Archives For Group dynamics

As leaders, we always strive for cohesion in a group. Whether you are putting a team together or trying to form a small group, the rule of thumb is to maximize cohesion. The more cohesive a group, the more effective it can work on tasks or deliver the required outcome.

Generally speaking, the five factors in “group dynamics” that influence cohesion, is:

  • Stability– The longer a group is together with the same members, the more cohesive the group will be.
  • Similarity– The more similar the group members are in terms of age, race, sex, education level etc, the more cohesive the group will be.
  • Size– Cohesion develops quicker in small groups than in large group.
  • Support– If individual team members have mentors or supporting leaders who provide input and encouragement to support one another, the team as a whole will be more cohesive.
  • Satisfaction– The more satisfied team members are with each others performance, output or work ethics, the more cohesive the team will be.

So, the more cohesive a group, the better . . . or is it? There comes a time when cohesion can actually lead to something social psychologists call “groupthink“. Groupthink is when a group value harmony above critical thinking. Consensus becomes more important than allowing alternative viewpoints. Sure, the group will say that they tolerate differences, but unknowingly they follow the leader(s) unquestioningly. The unwritten group dynamic is to discourage disagreement. Controversial issues are avoided and individuals will feel they do not have the freedom to ask questions. They will even start to act against their better judgement and loose their uniqueness,

This is actually scary for me, because as a church leader I often emphasize the importance of coherence. Unity, is after all a Biblical command.

The problem with groupthink is that there is a loss of creativity. And in a world where we desperately need creativity to solve the problems face, the loss of critical thinking is the last thing we can afford.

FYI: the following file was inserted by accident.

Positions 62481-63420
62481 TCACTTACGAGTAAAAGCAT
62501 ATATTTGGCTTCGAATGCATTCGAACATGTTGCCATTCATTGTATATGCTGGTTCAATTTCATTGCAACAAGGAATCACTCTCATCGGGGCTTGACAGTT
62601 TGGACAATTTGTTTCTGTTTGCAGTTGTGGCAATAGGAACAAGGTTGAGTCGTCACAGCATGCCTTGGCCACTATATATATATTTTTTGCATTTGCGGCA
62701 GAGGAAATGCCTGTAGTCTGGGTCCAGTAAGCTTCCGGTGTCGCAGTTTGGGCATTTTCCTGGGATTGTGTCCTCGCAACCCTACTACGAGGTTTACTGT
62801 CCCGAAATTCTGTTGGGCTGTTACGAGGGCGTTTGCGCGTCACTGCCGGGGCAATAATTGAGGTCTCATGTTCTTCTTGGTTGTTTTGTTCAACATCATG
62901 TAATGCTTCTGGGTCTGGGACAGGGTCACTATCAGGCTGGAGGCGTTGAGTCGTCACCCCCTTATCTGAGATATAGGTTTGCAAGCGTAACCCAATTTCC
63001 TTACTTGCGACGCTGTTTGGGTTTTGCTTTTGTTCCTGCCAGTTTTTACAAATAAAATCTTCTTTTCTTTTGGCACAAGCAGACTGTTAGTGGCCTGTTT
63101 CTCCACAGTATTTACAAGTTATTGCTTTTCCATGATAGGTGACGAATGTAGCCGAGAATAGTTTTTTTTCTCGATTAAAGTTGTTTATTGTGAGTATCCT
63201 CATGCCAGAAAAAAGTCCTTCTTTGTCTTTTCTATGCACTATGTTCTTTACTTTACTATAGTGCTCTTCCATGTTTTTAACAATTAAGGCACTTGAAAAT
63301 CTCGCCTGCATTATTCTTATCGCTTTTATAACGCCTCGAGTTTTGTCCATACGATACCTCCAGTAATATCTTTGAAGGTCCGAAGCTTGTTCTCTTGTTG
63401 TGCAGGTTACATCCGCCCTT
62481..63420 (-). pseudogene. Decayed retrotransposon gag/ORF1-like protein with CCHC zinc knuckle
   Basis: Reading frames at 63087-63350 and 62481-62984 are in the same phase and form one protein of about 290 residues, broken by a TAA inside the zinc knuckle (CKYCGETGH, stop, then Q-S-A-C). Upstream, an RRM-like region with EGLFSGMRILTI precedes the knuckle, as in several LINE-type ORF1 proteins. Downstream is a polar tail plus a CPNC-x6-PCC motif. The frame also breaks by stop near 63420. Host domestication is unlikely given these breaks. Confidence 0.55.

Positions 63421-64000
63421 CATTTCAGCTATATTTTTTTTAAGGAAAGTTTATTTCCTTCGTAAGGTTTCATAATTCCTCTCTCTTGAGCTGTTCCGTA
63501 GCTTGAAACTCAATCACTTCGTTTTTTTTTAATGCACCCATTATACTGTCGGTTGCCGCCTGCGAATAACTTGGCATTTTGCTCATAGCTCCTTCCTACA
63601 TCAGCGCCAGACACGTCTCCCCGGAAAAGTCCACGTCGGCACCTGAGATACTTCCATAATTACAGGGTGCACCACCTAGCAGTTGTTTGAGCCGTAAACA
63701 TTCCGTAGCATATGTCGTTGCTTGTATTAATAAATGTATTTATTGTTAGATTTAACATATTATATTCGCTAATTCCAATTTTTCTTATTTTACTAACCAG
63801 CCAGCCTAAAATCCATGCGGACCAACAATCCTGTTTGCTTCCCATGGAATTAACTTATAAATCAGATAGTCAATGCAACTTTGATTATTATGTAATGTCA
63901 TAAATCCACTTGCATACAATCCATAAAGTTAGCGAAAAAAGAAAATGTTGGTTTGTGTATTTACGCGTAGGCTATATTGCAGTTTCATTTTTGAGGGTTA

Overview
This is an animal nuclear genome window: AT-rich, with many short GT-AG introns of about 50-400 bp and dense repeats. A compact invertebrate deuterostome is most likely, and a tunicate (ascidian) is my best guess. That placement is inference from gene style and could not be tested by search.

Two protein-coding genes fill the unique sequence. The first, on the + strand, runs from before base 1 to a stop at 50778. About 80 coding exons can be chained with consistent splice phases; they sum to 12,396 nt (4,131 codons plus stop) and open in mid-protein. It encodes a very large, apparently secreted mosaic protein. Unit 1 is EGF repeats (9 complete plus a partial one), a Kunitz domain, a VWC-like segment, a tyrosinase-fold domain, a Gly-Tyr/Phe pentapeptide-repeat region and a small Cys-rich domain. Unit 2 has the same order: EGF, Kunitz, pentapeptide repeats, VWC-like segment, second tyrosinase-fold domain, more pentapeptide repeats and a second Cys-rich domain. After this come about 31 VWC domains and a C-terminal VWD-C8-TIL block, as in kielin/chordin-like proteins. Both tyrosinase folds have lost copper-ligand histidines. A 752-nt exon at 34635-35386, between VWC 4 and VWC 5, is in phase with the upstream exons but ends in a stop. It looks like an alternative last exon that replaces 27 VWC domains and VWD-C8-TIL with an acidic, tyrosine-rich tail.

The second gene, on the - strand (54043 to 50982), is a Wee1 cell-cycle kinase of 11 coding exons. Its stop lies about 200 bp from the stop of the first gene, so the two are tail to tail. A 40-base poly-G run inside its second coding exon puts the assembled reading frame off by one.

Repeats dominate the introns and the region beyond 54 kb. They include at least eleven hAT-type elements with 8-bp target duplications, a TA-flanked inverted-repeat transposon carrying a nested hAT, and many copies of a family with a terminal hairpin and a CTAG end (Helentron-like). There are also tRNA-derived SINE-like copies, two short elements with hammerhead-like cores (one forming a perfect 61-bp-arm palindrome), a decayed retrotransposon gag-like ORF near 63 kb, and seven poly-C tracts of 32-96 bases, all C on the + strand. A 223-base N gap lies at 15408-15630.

A further problem of groupthink is that the group does not realize the phenomenon’s presence, until it is too late. The group will typically have an inflated sense of their own abilities, knowledge, behavior or products. This is called the “illusion of invulnerability“.

Not only does groupthink lead the “in-group” to underrate the “out-group“, but it can even cause the “in-group” to demonize the “out-group“, resulting in the acceptance of actions against people that would otherwise be frowned upon.

I have seen groupthink at play in the Church arena on numerous occasions. In fact, I think it is bigger threat than the lack of cohesion. Groupthink – “the way things are done around here” – is what holds many a congregation back from meaningful change.

So, without diminishing the value of group cohesion, let us be aware of the danger of groupthink. I’d say that as leaders, we ought to constantly ask ourselves what group dynamic is present in our context.

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Ask yourself if your group is currently more prone to cohesion or to groupthink. Whatever your answer might be, work towards the other…

Anyone who has ever worked in a team, will testify to the fact that although team members may stay the same, team dynamics will always change.

Bruce Tuckman actually identified this phenomenon already back in 1965, and it has since become known as “Tuckman’s 5 phase group development model“. According to Tuckman the 5 phases that are inevitable for a team to go through, are:

  • Forming: Team members get acquainted with each other.
  • Storming: Role definition and expectations are worked out
  • Norming: Clear expectations, consensus and responsibility takes form.
  • Performing: Focus and goal achievement
  • Adjourning/Reforming: Task completion.

If one would portray it visually, it would look something like this:

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So, what concerns me is the part that comes after “Reforming“. The performance curve can either drop or raise at this point. And this is why the reforming phase is such an important phase.

I find myself in precisely in that phase right now. I joined a congregation – and hence new team – in 2014. Once the “forming” phase and role definition was done, the “norming” and “performing” started. We have enjoyed several successes in a relatively short period of time.

But our one colleague – and as luck would have it, our team leader – retires this year. This means the role definition of the entire team changes once again. What’s more, is that we relied heavily on his wisdom. We will surely feel his absence.

But now the fate of the curve, rests squarely on our shoulders. The science of group dynamics says that it is impossible to stay unchanged on the plateau. The curve will either drop or raise.

This is a sober, terrifying and humbling awareness. As colleagues we need to reform and “re-invent” our team in order to raise the curve. That’s a tall order. I trust that the Lord will guide us in our endeavors. I am unashamedly and utterly dependent upon Him. Your prayers will be much appreciated.

The Ringelmann effect

January 5, 2014 — Leave a comment

The findings of this experiment is absolutely jaw-dropping interesting. I believe every leader needs to take note of this phenomenon.